of the rattlesnakes. So the two boys slew the rattlesnakes with their magic flint knives, and widened the rocks above the home of their mother. Then they guided them down the canyon, and built little houses high up among the cliffs; for the Apache-Mohaves came in, too, and disputed possession with them. As the two children led the people down the canyon, they made their handprints on the walls, and painted the animals which should serve as food for their people; and these marks still remain on the rocks, and thither we go when we wish to secure the deer, or to ask for rain. When, at last, they reached the home of their mother, she told them that this should be their home forever; that it was not good to live on meat alone, but that they should build houses there, and plant the ear of corn they had, and it would be a means of life. So they did as she told them, and the ApacheMohaves lived among them, where the canyon was narrower. For a long time all was well, until a young Havasupai man stole an ApacheMohave girl, which caused strife, and wars ensued, so that the Apache-Mohaves were driven away. For this reason we live alone in the canyon.
‘But, alas ! the Coyote ate a part of the heart of the great cacique; hence, only during summer do we live in the home of the Mother of the Waters, and plant as she told us; but in winter we have to follow the deer with our father, the Coyote, and live only as he does, in houses of grass and bark; for the Mother of the Waters grew sad when her people became so foolish, and, leaving only one of her sons to take care of them,
she went away to her home among the white shells, in the great world of waters.'
“ 'Do you Americans,' said the old man, as he ceased, with a sigh of longing, 'never see the Mother of the Waters, when you wander along the shores of the great ocean?'
""Oh, yes,' I said, and then I told him the story of the mermaid; and, happy almost to tears, he added, “Alas! I cannot tell you more, for the only books our fathers gave us were our hearts and our mouths.'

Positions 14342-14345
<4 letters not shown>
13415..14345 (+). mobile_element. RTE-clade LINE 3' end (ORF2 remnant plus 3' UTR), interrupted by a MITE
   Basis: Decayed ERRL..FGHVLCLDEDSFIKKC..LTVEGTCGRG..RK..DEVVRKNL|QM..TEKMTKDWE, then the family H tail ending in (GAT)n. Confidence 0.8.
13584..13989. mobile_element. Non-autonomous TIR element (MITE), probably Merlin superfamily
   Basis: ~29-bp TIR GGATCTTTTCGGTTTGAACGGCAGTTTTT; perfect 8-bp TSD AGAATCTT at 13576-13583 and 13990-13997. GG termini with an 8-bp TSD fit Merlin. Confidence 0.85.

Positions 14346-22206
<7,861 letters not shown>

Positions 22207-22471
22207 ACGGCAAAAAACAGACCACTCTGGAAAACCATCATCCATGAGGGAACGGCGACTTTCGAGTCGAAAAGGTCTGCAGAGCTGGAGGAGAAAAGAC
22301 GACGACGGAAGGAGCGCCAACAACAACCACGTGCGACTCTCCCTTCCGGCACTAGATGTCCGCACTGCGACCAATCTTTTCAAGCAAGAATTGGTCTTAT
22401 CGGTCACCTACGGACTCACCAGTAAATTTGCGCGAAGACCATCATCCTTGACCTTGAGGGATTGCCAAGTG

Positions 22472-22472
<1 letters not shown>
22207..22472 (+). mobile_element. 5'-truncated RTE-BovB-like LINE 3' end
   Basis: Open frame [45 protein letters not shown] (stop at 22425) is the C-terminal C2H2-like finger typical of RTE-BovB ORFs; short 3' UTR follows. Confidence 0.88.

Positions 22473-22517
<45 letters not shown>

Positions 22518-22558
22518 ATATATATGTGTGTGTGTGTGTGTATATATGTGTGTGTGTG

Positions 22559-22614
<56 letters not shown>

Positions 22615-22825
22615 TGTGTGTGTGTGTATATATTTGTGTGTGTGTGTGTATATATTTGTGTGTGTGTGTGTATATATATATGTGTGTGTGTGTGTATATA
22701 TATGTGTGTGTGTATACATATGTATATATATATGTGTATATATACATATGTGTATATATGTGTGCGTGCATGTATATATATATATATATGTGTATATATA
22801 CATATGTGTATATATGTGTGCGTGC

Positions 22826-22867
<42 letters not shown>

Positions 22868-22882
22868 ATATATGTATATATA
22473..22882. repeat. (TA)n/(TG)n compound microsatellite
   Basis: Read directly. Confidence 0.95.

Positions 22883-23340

“A fairy story is this, of the Nation of the Willows; and while science teaches us another tale, may we not poetically believe, with these simple natives, that they have always lived here, apart from the world of nations; that ever since they wandered forth from the four fertile wombs of mother earth, this little strip of land and river and willow, and the great rock-walls, so near together, yet so sublime and impassable, have bounded their generations of life, have had shadows cast on them by the smoke-clouds of the numberless funeral pyres of all their unnamed dead q'
THE HAVASUPAI (Continued). LEGENDS-ORIGIN—How WALLAPAIS BECAME A
SEPARATE PEOPLE — RELATION OF ORIGIN OF
HOPIS. Mr. George Wharton James, in his most excellent work, “The Indians of the Painted Desert Region,” gives the following legends of the Havasupais:
“In almost every case one finds a variety of differing legends related by the Indians of any tribe upon the same subject. As the Wallapais and Havasupais are cousins, one would naturally expect their legends to have some things in common. How much this is so will be seen by a comparison of the following story with that of the Wallapai Origin legend.
" "The two gods of the universe,' said 0-dig-ini-ni-a, the relator of the mythic lore of the Havasupais, ‘are Tochopa and Hokomata. Tochopa, he heap good. Hokomata, he han-atoop-o-gi—heap bad-all same white man's devil. Him Hokomata make big row with Tochopa, and he say he drown the world.
“Tochopa was full of sadness at the news. He had one daughter whom he devotedly loved, and from her he had hoped would descend the whole human race for whom the world had been made. If Hokomata persisted in his wicked determination she must be saved at all hazard. So, working day and night, he speedily prepared the trunk of a pinion tree by hollowing it out